Every Tall Ship taking anchor in Buffalo this week has its own unique story behind it.

Appledore IV and Appledore V are no exception; just take a look at their crew.

"We grew out on the water, like boating, water sports all kinds of swimming. Since I was little, we had a cabin on the lake," said 16-year-old Delaney Goodell, who is spending just her second day on Appledore IV anchored in Buffalo.

Goodell is just the latest student to pass through BaySail's Windward Bound sail training program and make her way out onto the Great Lake waters for real. "I got signed up the last day it was available. Then I came back and I never wanted to leave."

All five of the Appledore ships are considered learning vessels for students looking to join the world of professional sailing.

And these crews of teenagers sometimes spend days, to weeks, to months on their respective ships, getting a summer experience that goes beyond any classroom they've ever seen.

"We live on these boats, and we're the stewards of the vessel," said their Captain, Matthew Tkach, who has served time on every Appledore ship before leading his own crew. "From the maintenance to the sewing of the sails, the rigging, the painting. ... We do all of it, so we know every square inch."

As a series of ships built on a beautiful love story-- you'll have to ask Captain Tkach to recount the story for you himself-- the Appledores sail through the Great Lakes as an experience unlike any modern sailing boat could ever provide.

It's built in with a level of nostalgia, according to Tkach, that modernized sailing seems to lose as it moves into the future.

"I'll be honest with you: the modern boats move differently through the water. There's nothing like a tall ship, with a full keel like this," reflected Tkach. "They're like Cadillacs in the water."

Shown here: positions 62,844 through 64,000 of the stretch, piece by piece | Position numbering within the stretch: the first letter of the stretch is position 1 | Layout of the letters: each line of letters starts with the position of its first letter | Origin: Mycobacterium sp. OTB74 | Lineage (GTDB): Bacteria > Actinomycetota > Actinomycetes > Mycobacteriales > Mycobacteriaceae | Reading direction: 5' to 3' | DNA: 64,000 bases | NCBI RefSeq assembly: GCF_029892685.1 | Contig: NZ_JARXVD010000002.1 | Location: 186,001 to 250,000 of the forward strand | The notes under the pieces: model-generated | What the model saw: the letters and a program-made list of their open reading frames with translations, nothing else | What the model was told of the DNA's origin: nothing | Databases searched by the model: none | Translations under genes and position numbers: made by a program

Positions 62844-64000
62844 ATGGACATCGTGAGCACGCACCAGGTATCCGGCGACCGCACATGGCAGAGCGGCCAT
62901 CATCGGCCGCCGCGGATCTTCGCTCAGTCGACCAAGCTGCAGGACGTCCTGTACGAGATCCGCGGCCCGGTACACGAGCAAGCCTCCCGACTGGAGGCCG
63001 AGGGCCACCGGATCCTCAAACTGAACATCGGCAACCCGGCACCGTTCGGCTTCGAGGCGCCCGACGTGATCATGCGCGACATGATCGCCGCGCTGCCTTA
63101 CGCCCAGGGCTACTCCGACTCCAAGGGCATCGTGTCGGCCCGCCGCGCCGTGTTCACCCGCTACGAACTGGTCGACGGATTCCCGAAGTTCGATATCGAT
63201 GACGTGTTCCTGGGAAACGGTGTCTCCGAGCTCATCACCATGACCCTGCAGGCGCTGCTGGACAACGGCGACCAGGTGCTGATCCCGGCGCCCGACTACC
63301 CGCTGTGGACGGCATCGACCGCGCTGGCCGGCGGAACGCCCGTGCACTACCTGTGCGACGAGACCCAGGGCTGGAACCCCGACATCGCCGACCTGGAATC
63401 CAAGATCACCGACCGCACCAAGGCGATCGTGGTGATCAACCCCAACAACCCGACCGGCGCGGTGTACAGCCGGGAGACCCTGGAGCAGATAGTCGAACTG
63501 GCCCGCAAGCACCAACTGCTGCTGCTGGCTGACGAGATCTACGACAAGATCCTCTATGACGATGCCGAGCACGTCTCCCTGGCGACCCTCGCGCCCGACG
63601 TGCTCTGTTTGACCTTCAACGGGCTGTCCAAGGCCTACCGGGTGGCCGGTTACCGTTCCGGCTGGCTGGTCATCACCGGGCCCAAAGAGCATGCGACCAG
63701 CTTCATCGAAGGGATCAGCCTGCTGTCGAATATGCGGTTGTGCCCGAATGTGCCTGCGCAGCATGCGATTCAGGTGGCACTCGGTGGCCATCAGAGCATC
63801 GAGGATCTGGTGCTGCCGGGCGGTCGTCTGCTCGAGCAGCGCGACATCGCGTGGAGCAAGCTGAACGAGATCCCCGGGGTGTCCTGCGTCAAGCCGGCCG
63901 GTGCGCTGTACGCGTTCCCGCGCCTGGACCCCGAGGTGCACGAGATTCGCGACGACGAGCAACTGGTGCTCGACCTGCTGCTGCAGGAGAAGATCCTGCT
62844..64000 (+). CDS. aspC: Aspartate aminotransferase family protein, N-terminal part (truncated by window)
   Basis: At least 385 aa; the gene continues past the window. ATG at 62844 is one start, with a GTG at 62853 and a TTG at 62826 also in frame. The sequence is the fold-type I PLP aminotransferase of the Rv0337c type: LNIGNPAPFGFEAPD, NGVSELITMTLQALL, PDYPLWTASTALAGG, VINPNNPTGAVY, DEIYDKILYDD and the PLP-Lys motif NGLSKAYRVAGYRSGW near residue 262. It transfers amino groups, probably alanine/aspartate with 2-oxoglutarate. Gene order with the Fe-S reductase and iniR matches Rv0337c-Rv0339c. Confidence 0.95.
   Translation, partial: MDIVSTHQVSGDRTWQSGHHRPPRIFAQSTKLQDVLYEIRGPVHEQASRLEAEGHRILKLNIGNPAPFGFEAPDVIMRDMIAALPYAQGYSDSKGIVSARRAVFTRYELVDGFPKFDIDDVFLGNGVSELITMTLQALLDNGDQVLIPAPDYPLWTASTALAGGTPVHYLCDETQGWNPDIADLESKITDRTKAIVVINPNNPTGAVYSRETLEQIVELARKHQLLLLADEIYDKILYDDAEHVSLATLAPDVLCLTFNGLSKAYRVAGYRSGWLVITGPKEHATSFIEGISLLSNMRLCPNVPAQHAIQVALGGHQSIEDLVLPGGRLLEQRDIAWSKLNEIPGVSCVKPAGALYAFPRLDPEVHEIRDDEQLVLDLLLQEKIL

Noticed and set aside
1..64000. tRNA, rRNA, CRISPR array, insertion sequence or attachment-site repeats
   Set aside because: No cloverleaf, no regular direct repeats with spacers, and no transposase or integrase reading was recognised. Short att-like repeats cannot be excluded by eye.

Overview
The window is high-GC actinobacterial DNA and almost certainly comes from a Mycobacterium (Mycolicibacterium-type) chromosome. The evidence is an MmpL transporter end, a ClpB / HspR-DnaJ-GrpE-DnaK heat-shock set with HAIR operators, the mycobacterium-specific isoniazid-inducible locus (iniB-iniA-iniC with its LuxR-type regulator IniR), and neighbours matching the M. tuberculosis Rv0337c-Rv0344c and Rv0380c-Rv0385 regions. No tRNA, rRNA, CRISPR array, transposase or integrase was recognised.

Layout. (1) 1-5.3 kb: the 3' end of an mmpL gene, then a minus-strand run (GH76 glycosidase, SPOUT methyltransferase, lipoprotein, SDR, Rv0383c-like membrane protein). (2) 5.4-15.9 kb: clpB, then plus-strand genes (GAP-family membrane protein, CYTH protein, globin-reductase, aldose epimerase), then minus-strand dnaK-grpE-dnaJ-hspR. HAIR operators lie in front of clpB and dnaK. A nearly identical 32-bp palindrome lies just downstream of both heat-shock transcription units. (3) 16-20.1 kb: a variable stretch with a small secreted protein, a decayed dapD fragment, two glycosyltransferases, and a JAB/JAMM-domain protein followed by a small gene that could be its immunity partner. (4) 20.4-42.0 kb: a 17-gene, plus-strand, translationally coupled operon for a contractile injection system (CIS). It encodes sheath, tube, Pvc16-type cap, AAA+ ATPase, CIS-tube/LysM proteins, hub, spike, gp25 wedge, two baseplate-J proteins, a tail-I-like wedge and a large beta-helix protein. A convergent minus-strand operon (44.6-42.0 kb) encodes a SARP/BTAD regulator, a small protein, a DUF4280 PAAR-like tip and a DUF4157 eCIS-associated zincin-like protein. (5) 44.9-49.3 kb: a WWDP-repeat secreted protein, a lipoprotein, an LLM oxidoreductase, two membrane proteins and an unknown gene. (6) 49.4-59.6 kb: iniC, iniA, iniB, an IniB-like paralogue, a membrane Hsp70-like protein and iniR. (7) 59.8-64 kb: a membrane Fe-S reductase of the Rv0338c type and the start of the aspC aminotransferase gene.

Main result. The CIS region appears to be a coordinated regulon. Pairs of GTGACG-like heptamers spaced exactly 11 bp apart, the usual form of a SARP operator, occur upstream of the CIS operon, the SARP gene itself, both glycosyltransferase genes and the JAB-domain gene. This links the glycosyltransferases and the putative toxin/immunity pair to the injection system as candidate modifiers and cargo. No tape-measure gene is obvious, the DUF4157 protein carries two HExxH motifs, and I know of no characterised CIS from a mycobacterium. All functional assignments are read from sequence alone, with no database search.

"It is an atypical summer job, that's for sure," laughed 18-year-old David Sozanski, who is entering his final season aboard the Appledores.

When his grandmother signed him up for his first sailing experience at 13 years old, Sozanski didn't know what to expect.  Today, he's training Appledore V's next captain and first mate, a final gift to the beloved vessel before he heads off to Yale in the fall.

"Tall ship sailing is very, very different from modern sailing; its hundreds and hundreds of years of tradition just packed into everything," Sozanski smiled.

Sozanski, Goodell and Captain Tkach will help give Western New Yorkers and experience this weekend that few other ships can provide; Appledores IV and V are two of the three ships prepared to take sailors out onto the water for excursions of their own.

If you're interested in joining one of those trips, you can visit their registration website to sign up. But don't wait. ... Spots are limited!